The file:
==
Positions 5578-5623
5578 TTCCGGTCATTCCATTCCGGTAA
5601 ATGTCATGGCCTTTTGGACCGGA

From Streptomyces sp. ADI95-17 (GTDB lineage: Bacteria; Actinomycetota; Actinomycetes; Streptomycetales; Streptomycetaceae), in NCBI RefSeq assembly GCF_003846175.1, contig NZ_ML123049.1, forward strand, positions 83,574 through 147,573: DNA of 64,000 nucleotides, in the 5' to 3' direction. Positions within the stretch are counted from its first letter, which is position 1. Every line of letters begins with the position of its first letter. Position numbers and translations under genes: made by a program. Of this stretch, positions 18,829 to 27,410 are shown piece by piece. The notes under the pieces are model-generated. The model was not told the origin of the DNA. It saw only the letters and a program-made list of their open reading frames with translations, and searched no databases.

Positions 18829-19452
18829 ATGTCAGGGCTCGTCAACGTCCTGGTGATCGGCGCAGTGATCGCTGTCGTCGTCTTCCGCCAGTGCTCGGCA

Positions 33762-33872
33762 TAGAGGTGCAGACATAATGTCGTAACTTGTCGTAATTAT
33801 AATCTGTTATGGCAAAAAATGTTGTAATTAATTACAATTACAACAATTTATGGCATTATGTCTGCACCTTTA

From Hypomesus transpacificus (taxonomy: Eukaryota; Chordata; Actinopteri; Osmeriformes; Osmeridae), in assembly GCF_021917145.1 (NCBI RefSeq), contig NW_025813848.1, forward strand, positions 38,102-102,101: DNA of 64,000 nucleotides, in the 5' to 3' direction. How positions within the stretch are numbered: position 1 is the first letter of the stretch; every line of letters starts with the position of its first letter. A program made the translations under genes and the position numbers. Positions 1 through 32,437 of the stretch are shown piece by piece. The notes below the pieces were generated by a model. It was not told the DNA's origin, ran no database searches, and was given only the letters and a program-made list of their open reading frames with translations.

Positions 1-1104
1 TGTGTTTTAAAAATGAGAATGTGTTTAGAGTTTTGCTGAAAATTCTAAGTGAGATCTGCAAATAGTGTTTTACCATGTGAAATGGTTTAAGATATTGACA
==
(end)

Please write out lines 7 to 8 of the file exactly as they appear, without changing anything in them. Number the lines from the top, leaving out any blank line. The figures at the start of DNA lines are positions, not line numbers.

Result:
Positions 33762-33872
33762 TAGAGGTGCAGACATAATGTCGTAACTTGTCGTAATTAT